|Publication number||US7472476 B2|
|Application number||US 11/231,558|
|Publication date||Jan 6, 2009|
|Filing date||Sep 21, 2005|
|Priority date||Sep 21, 2005|
|Also published as||US20070063509, WO2007037964A2, WO2007037964A3|
|Publication number||11231558, 231558, US 7472476 B2, US 7472476B2, US-B2-7472476, US7472476 B2, US7472476B2|
|Original Assignee||Offshore Joint Services, Inc.|
|Export Citation||BiBTeX, EndNote, RefMan|
|Patent Citations (26), Referenced by (7), Classifications (20), Legal Events (5)|
|External Links: USPTO, USPTO Assignment, Espacenet|
The present application relates to joint infill cladding and method of applying same, as does commonly owned U.S. patent application Ser. No. 11/231,449 entitled “Joint Infill Cladding and Method of Applying Same”, filed of even date herewith, and of which applicant is inventor.
1. Field of the Invention
The present invention relates generally to providing water impenetrable outer cladding to pipeline coatings, and to methods and apparatus for installing same, to better protect joint infill coatings applied to exposed ends of coated pipeline to be laid in bodies of water.
2. Description of the Related Art
It is conventional in the offshore pipeline industry to use weighted coated pipe on pipelines which are being laid on or under the floors of bodies of water. Originally, the weight coatings of each section or length of pipe were of concrete with end metal closure portions of the pipe left bare or unprotected. The end closure portions of adjacent lengths of pipe were welded together on a pipe laying barge as the pipeline was being formed. The bare metal was then covered with a film or sheet of corrosion resistant material. A joint infill resulting from injection of chemicals which reacted and formed an open cell polyurethane foam was then used to fill the annular socket or space between weight coatings. U.S. Pat. Nos. 5,900,195 and 6,402,201, each commonly owned by the assignee of the present application, are examples of this open cell foam infill technology.
More recently, the pipe lengths have been weight coated with a solid synthetic resin, usually being polypropylene and polyethylene synthetic resin coatings to serve as thermal insulation. This has been increasingly the case as offshore production has moved into deeper bodies of water. In some cases a concrete weight coating has been applied on top of the synthetic resin insulation. A similar solid synthetic resin was also desired for the joint infill material. Solid synthetic resins are impenetrable by water; however, concerns have been raised about water ingress through even the relatively small spaces or gaps between the joint infill and the synthetic resin insulation coatings. This has been a particular concern due to the increased hydrostatic pressures beneath bodies of water, particularly in deeper bodies of water.
Other patents, such as U.S. Pat. No. 6,059,319, were directed to forming a cylindrical sleeve seal over the gap between adjacent lengths of plastic coated pipe. Filler panels of butyl rubber, bitumastic, rubberized bitumen or similar materials of a size approximating the interior space within the cylindrical sleeve were used in an attempt to provide corrosion protection. However, gaps and spaces were often present between the various elements, such as between the filler panel material, the pipe coating and the cylindrical sleeve seal. There was thus a risk of fluid leakage and corrosion. For offshore pipelines, particularly in deeper bodies of water, the hydrostatic pressures increased the concerns of fluid leakage through these gaps and spaces and resulting possible corrosion.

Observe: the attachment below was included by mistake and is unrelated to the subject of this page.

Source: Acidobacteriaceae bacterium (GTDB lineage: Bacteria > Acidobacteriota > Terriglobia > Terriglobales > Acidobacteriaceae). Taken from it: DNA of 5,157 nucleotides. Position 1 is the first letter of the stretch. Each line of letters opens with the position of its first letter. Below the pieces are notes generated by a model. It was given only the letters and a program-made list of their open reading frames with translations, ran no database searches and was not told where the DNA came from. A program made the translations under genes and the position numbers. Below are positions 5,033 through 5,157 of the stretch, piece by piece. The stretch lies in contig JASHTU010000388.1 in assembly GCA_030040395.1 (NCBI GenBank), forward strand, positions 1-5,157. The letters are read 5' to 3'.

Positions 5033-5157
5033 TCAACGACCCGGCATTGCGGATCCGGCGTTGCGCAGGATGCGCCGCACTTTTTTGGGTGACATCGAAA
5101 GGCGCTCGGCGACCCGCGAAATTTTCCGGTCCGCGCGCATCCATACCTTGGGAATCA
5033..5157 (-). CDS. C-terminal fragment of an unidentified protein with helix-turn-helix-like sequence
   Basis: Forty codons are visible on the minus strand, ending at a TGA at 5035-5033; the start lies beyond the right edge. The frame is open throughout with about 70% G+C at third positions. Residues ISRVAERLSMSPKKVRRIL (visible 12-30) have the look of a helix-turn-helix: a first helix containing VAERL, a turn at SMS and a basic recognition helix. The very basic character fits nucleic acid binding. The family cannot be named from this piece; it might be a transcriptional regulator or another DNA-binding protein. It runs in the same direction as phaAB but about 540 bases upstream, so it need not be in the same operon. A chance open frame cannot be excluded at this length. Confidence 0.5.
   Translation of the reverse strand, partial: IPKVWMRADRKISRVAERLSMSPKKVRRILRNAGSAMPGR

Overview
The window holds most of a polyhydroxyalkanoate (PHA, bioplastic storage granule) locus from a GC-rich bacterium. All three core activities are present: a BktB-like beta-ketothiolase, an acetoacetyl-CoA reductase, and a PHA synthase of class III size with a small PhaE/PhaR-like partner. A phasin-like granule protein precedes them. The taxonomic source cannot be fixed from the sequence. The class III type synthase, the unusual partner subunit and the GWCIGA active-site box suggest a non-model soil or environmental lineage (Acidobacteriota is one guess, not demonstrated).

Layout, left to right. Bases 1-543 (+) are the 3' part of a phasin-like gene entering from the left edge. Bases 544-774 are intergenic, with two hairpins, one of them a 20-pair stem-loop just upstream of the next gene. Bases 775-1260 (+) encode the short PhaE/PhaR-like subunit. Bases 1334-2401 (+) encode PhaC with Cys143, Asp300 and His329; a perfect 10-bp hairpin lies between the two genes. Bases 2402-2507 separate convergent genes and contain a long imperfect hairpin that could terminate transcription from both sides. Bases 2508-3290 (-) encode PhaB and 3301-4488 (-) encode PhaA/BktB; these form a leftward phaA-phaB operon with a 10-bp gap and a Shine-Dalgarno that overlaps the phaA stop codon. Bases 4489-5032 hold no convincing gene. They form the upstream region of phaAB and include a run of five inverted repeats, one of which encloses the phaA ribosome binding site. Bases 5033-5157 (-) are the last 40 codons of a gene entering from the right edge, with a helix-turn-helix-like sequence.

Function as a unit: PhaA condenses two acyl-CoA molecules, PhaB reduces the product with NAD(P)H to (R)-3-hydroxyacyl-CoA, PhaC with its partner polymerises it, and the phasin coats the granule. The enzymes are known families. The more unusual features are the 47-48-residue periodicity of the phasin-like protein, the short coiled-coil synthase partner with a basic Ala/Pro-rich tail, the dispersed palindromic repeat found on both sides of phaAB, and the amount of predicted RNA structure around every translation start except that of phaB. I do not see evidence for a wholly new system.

Briefly, the present invention provides a new and improved protective outer cladding for coated pipelines being laid in a body of water, and a method of applying a protective outer cladding over Welded end portions of adjacent coated sections of pipe for such a pipeline. A sheet of synthetic resin with spaced electrically conductive elements is applied to form a cylindrical sleeve about the welded end portion, with the conductive elements being positioned circumferentially about the coated end portions. The electrically conductive elements are connected to a source of electrical current. Electrical current is sent into the electrically conductive elements to head adjacent portions of the cylindrical sleeve to bond the sleeve together with the weight coating and to seal the sleeve over the joint infill coating. One or more chemicals or components are introduced into the interior of the cylindrical sleeve to allow a synthetic resin to form and fill the interior of the sleeve as joint infill insulation between the adjacent pipe sections. The present invention also provides a new and improved cladding applicator clamp to maintain the protective outer cladding in place as it is being applied over joint infill on coated pipe sections for a pipeline. The coated sections may include insulation coating and weight coating.